Monday, October 20, 2014
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Managing Climate Risk

YOKOHAMA – We live in an era of human-induced climate change. Though not all of the future consequences are known, the range of realistic outcomes is serious – and a scenario in which there is no impact from climate change is so unlikely that it can safely be ignored. The risks – to commerce, societies, and the environment – are pervasive.

Investments in managing those risks can be effective and affordable. Indeed, some of the most appealing responses are relatively inexpensive. Others, which require more resources, can be developed as investments that not only provide protection from climate change, but also advance competitiveness, development, and security.

The latest report from the Intergovernmental Panel on Climate Change, released today, explicitly frames the issue as a risk-management challenge. This approach facilitates a balanced consideration of likely outcomes as well as those that are less likely but imply much graver consequences. It also capitalizes on sophisticated tools and approaches already widely used for managing risks in endeavors as diverse as national security, financial planning, and infrastructure design.

So, what do we know about the risks of climate change?

The world is warming, and overwhelming scientific evidence confirms that humans caused most of that change over the last few decades. It is also clear that climate change will continue, at a pace determined by past, present, and future emissions of heat-trapping gases. Scientific understanding of climate change continues to advance, but there are still areas of uncertainty, including the risks of major surprises, complications, or unexpected interactions.

The effects of climate changes that have already occurred are widespread and significant, affecting agriculture, human health, terrestrial and marine ecosystems, water resources, and some industries. The effects can be seen from the tropics to the poles, from small islands to large continents, and from the wealthiest countries to the poorest.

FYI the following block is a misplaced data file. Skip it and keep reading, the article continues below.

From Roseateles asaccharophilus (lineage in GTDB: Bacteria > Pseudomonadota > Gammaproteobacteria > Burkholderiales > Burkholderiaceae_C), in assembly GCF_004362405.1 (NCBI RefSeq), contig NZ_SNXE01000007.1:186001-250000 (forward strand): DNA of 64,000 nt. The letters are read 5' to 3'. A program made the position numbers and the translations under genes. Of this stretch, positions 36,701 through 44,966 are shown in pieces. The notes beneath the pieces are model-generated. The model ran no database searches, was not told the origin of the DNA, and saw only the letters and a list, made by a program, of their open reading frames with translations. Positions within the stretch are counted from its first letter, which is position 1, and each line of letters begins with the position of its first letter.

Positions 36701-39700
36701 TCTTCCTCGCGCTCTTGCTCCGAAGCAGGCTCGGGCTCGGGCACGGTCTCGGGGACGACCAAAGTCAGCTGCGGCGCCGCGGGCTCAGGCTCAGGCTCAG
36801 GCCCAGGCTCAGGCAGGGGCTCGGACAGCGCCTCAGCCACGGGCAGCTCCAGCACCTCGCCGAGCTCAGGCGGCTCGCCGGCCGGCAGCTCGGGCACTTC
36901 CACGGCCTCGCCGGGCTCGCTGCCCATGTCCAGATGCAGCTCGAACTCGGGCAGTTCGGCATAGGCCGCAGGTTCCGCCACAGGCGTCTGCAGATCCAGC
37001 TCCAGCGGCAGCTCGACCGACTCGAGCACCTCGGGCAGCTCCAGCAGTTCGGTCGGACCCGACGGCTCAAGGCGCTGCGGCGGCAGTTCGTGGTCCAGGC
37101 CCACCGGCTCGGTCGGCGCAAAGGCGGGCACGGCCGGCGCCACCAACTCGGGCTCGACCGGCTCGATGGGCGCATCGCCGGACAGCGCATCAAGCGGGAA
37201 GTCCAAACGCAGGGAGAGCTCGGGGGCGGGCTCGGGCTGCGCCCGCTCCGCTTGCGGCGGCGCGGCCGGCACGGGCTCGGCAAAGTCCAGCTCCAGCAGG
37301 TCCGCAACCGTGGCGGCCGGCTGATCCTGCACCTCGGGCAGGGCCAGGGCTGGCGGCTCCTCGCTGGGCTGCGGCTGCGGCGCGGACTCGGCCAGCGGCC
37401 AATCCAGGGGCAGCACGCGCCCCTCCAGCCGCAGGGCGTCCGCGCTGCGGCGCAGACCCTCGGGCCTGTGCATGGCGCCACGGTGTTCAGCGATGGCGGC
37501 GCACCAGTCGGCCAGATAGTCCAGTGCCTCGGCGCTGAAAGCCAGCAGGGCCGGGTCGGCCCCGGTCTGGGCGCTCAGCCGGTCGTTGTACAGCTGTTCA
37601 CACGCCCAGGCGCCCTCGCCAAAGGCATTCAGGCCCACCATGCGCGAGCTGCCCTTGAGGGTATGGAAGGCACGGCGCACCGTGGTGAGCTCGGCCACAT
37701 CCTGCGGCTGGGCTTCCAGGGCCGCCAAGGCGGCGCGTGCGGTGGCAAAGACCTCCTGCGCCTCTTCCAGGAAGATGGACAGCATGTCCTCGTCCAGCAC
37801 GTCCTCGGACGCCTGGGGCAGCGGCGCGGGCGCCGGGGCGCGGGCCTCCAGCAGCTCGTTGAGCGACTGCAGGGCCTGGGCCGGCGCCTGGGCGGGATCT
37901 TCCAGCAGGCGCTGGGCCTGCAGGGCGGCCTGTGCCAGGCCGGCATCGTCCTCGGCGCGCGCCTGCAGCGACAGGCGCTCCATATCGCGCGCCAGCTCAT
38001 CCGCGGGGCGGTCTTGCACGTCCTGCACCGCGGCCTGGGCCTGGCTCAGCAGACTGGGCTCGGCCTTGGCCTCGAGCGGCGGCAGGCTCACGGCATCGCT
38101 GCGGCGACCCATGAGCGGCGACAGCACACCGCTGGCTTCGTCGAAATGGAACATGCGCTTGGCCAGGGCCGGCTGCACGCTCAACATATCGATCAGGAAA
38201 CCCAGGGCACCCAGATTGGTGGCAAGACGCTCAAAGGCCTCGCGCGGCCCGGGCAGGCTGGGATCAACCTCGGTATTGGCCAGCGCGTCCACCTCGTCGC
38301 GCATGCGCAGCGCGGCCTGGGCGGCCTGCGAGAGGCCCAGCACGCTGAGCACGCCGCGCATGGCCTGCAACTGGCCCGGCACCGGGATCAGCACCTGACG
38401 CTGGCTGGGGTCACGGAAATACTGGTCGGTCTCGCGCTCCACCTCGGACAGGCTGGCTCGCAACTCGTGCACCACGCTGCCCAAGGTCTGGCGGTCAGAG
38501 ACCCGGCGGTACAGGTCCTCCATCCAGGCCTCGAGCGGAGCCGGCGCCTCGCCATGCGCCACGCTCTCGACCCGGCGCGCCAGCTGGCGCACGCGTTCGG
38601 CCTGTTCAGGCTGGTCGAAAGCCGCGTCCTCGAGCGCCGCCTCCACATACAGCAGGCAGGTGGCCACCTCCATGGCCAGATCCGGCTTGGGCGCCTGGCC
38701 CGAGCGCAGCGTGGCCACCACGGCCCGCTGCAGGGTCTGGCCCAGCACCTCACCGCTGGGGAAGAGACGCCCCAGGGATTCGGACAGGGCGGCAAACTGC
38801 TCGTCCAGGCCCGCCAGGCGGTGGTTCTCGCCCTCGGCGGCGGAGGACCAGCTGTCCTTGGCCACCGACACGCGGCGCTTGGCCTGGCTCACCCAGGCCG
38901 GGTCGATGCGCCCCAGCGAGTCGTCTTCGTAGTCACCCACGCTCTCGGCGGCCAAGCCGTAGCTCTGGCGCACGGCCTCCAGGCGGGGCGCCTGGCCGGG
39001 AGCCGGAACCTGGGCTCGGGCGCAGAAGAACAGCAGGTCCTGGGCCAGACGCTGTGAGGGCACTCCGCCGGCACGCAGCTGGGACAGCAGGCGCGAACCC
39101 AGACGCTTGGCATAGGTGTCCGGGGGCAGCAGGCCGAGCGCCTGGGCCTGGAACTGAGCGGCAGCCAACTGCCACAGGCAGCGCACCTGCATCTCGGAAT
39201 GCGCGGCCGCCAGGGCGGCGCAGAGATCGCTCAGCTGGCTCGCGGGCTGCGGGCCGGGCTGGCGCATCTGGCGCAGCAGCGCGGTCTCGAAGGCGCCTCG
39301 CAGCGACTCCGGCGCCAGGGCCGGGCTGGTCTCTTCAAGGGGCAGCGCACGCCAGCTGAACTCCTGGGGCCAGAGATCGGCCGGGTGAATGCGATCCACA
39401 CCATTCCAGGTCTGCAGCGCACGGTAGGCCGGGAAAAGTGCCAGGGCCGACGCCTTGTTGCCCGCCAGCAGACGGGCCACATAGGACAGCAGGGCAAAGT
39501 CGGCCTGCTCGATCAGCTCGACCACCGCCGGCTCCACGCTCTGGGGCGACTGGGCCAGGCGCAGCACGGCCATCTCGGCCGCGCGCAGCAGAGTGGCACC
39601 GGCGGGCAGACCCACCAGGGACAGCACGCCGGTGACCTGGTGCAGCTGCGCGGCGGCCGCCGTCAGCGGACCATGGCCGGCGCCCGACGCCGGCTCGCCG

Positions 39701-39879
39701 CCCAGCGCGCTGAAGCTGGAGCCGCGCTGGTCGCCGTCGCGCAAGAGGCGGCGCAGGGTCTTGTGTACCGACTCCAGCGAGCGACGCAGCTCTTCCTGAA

But future climate change will affect people, economies, and the environment differently in different places. Some will confront risks from extreme weather, including stifling heat, intense rains, and powerful storm surges. Others will face risks of more challenging conditions for agriculture, fisheries, transportation, and other livelihoods. Risks for human health and security will rise with shortages of food and water.

Along with these risks, a few may benefit, especially from a little warming. But climate change often will act as a threat multiplier, tipping difficult situations over the edge or narrowing options for solving problems.

While some of the future effects of climate change are nearly certain, others will be surprises. The level of risk is controlled by three factors. The first is the climate event or trend – for example, heat waves, heavy rain, or gradual drying. The second is exposure: how many people and assets are in the wrong place at the wrong time? The third is vulnerability, or lack of preparedness. Together, these three factors determine risk, which rises with more frequent or ferocious triggering events, more people or assets exposed, or lower preparedness.

Continued high emissions of heat-trapping gases will lead to large amounts of future warming. This would increase the frequency and intensity of climate triggers. Ambitious efforts to control emissions can decrease future warming and its risks.

Progress in reducing emissions is an important part of responding to climate change, but it is not the whole solution. It is also essential to make the investments needed to deal effectively with climate change that can no longer be avoided. These investments are especially important over the next few decades, a period when much of the climate change that we will experience is already baked into the climate system, owing to past emissions and existing infrastructure.

With smart choices, investments over the next few decades to reduce risk can contribute to vibrant societies, robust economies, and healthy environments. For example, improved emergency services and better transport and communication infrastructure can make streets safer and simultaneously encourage commerce. Depending on the location, improved flood protection, irrigation technology, or city planning can reduce both current and future risks for people and businesses. Almost everywhere, better education, preparation, and infrastructure can be parts of approaches that boost economies and strengthen the fabric of society while reducing risk from climate change.

Climate change creates real and pervasive risks. If we are smart and ambitious, addressing those risks can also create real opportunities.

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  1. CommentedMark Pitts

    Environmentalists who cry "Wolf!"